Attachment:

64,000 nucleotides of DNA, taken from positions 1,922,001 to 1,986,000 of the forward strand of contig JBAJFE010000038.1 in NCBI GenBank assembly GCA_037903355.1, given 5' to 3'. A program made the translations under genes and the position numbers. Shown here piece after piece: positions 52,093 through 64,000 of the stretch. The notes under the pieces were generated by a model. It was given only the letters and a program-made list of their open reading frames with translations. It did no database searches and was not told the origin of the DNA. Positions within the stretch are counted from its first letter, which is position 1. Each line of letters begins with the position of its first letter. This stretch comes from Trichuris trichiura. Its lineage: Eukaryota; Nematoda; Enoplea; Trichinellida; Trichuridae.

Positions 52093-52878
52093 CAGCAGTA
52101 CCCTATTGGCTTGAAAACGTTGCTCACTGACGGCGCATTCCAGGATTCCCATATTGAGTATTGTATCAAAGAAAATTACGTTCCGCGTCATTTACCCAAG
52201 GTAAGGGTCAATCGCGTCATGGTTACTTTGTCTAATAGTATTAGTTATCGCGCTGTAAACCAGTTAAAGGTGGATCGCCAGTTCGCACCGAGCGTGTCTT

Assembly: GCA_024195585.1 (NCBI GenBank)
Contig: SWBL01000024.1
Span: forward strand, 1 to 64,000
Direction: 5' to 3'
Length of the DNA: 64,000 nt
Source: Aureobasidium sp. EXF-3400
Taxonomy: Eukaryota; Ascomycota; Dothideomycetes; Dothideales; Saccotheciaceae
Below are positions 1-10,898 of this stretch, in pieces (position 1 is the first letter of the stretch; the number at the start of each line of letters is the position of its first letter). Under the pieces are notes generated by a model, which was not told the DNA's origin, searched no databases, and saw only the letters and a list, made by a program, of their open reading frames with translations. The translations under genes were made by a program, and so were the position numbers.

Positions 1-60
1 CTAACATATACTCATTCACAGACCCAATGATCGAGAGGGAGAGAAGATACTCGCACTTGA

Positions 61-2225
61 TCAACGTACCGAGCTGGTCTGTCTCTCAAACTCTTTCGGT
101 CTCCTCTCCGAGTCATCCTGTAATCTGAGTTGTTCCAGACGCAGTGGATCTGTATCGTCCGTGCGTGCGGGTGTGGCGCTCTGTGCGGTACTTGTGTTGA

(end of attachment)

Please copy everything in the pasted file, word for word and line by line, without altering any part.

64,000 nucleotides of DNA, taken from positions 1,922,001 to 1,986,000 of the forward strand of contig JBAJFE010000038.1 in NCBI GenBank assembly GCA_037903355.1, given 5' to 3'. A program made the translations under genes and the position numbers. Shown here piece after piece: positions 52,093 through 64,000 of the stretch. The notes under the pieces were generated by a model. It was given only the letters and a program-made list of their open reading frames with translations. It did no database searches and was not told the origin of the DNA. Positions within the stretch are counted from its first letter, which is position 1. Each line of letters begins with the position of its first letter. This stretch comes from Trichuris trichiura. Its lineage: Eukaryota; Nematoda; Enoplea; Trichinellida; Trichuridae.

Positions 52093-52878
52093 CAGCAGTA
52101 CCCTATTGGCTTGAAAACGTTGCTCACTGACGGCGCATTCCAGGATTCCCATATTGAGTATTGTATCAAAGAAAATTACGTTCCGCGTCATTTACCCAAG
52201 GTAAGGGTCAATCGCGTCATGGTTACTTTGTCTAATAGTATTAGTTATCGCGCTGTAAACCAGTTAAAGGTGGATCGCCAGTTCGCACCGAGCGTGTCTT

Assembly: GCA_024195585.1 (NCBI GenBank)
Contig: SWBL01000024.1
Span: forward strand, 1 to 64,000
Direction: 5' to 3'
Length of the DNA: 64,000 nt
Source: Aureobasidium sp. EXF-3400
Taxonomy: Eukaryota; Ascomycota; Dothideomycetes; Dothideales; Saccotheciaceae
Below are positions 1-10,898 of this stretch, in pieces (position 1 is the first letter of the stretch; the number at the start of each line of letters is the position of its first letter). Under the pieces are notes generated by a model, which was not told the DNA's origin, searched no databases, and saw only the letters and a list, made by a program, of their open reading frames with translations. The translations under genes were made by a program, and so were the position numbers.

Positions 1-60
1 CTAACATATACTCATTCACAGACCCAATGATCGAGAGGGAGAGAAGATACTCGCACTTGA

Positions 61-2225
61 TCAACGTACCGAGCTGGTCTGTCTCTCAAACTCTTTCGGT
101 CTCCTCTCCGAGTCATCCTGTAATCTGAGTTGTTCCAGACGCAGTGGATCTGTATCGTCCGTGCGTGCGGGTGTGGCGCTCTGTGCGGTACTTGTGTTGA